What became apparent very early on to the whole group was the importance of early childhood education and care: realizing that the economy rides on the back of early childhood education. Without a strong response from their colleagues, the group knew it would be hard to move forward as a workforce. To date, Vermont has been the only state to provide financial support to the field of ECE, responding quickly with measures to help mitigate the financial burden school-based programs and early educators were facing. Without such measures, Su knows that many more school-based programs would have disappeared without a trace. This financial support provided short term relief, and the group have a deep sense of gratitude for this recognition. However, the future remains uncertain.

Challenges moving forward into the new normal

The latest guidance for K-12, with the introduction of a hybrid teaching model where children will be in school two days a week and learning remotely for three days, raises questions for us all: what is best for families? What if parents can’t get back to work because their children are only in school part-time? What about ECE and K-12 educators and teachers who have school age children who are unable to be at home alone? How does this impact our staffing levels? The proposed hybrid model creates more questions than firm answers around children’s needs.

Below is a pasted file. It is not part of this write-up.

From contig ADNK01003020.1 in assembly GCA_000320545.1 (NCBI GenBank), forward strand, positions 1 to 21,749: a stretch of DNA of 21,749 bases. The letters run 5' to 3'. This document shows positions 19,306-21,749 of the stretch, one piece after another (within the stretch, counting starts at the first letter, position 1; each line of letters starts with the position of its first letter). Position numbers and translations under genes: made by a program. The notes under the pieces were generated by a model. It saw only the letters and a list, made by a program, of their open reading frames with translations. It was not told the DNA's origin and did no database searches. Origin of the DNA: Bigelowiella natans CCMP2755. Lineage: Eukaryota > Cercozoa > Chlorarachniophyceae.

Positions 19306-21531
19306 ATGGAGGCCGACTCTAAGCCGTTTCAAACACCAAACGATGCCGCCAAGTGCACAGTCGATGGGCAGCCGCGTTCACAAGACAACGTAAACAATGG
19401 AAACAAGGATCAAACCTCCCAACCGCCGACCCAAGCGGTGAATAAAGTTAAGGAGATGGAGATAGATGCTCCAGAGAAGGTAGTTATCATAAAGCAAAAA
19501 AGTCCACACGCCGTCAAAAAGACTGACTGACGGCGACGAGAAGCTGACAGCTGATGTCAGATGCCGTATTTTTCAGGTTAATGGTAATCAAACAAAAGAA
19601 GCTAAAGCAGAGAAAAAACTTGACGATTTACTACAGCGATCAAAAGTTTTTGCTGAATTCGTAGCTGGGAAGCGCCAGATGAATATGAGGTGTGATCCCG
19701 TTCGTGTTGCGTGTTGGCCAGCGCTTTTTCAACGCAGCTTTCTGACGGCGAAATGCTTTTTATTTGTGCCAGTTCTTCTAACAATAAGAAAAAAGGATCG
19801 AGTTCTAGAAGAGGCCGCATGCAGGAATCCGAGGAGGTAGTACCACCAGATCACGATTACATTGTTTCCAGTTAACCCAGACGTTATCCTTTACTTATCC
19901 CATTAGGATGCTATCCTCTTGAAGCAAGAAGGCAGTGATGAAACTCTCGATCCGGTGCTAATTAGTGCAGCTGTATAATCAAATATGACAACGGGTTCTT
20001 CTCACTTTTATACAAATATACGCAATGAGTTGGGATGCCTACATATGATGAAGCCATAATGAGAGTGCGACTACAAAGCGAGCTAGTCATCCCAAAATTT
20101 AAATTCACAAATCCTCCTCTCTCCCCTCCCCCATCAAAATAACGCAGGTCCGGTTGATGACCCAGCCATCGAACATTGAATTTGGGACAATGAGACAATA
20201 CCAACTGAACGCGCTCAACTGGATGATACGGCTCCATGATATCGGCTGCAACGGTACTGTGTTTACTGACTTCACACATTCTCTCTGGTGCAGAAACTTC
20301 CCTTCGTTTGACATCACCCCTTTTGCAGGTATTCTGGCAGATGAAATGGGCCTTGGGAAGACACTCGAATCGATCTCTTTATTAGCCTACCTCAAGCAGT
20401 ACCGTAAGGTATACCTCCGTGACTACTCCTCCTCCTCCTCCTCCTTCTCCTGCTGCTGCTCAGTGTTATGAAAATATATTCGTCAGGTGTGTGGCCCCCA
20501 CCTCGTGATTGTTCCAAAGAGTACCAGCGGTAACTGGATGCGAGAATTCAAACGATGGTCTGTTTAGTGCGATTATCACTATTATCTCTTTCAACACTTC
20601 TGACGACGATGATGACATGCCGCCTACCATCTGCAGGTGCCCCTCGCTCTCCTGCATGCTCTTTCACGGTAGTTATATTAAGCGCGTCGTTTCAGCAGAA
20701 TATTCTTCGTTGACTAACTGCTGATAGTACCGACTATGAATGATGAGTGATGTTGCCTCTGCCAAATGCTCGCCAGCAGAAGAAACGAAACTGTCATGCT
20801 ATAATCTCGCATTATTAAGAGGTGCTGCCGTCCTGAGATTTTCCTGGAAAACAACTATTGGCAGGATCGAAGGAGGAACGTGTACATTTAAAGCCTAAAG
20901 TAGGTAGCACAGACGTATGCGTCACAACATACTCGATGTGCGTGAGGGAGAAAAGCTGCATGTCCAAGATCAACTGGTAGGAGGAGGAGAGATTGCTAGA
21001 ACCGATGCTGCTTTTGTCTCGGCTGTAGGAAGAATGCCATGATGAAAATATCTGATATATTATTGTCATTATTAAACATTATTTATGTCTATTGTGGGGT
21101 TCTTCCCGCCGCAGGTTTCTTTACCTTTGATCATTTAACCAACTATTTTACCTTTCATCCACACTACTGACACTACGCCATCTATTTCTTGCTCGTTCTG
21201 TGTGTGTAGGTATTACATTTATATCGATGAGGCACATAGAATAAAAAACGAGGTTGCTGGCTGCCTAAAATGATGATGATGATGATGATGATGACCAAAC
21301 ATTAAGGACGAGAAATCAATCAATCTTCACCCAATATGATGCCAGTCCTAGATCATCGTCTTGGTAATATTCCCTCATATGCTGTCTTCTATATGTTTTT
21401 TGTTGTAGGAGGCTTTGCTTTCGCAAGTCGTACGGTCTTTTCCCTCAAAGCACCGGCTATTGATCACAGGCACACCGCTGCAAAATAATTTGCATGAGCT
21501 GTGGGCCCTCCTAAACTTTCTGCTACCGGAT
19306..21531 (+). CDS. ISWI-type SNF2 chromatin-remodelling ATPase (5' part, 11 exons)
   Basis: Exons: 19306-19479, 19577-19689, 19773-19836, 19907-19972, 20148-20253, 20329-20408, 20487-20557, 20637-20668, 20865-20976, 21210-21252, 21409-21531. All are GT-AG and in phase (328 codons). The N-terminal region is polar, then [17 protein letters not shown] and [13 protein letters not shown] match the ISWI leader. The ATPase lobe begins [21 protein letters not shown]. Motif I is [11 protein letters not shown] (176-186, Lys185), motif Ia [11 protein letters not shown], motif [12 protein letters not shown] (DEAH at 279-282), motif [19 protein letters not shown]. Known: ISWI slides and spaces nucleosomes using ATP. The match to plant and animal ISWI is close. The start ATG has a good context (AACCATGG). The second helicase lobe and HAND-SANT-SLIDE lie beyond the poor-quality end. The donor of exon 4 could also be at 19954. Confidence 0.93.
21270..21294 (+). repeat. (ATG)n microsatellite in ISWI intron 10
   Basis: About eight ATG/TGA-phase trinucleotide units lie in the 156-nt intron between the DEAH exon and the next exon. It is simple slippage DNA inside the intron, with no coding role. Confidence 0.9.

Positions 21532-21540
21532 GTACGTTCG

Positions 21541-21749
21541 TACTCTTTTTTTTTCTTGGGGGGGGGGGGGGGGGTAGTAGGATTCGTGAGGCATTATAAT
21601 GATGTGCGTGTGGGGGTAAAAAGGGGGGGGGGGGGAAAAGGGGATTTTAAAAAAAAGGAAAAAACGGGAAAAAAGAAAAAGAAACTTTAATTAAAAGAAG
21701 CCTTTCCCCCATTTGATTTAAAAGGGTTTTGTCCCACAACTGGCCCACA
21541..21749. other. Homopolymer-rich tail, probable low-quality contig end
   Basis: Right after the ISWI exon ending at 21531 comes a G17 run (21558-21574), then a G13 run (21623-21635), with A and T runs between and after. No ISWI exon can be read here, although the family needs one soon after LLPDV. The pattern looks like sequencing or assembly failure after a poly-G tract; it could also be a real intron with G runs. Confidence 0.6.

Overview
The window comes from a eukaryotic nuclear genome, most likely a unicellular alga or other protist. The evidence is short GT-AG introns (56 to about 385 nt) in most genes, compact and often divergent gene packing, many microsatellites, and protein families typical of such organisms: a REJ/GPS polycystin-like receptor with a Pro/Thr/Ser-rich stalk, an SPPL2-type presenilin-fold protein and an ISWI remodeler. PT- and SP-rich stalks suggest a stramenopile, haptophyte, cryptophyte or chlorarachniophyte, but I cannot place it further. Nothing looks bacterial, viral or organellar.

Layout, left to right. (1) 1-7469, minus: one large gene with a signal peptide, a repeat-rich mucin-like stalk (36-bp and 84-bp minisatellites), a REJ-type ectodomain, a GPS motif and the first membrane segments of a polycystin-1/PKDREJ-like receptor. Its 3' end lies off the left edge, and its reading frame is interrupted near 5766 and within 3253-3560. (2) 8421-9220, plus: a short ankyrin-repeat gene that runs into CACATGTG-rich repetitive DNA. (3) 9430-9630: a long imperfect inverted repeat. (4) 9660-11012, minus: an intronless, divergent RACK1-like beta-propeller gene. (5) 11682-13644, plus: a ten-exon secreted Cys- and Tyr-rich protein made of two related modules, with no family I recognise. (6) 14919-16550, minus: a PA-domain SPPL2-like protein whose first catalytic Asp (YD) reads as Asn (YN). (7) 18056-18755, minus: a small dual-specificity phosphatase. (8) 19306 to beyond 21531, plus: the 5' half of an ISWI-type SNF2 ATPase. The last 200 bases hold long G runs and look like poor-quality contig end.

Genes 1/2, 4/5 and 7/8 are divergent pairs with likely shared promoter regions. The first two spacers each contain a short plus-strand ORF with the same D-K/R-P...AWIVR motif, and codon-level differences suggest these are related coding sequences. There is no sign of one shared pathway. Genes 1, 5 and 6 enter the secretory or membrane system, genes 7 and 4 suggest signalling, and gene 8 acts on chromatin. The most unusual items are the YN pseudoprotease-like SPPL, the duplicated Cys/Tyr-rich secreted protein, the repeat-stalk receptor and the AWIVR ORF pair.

“The collective is acutely aware that our entire economic system rides on the back of an effective early childcare system. This is the time to talk about the issues that we face today around early childcare and the weekly meetings create a space for that to happen.” Su states that “the time [to address these issues] is now.” There is a recognition that the post-COVID-19 normal needs to be a new normal and needs to be a ‘normal’ that is inclusive of the voices of our ECE professionals. This period in our history has provided opportunities to highlight and address issues such as healthcare for ECE professionals (and everyone), paid medical family leave, paid time off, compensations and benefits.  “What we need to come out of COVID-19 is not only the understanding that our system relies on functional early care and learning systems, and especially a system that works for the ECE professionals.”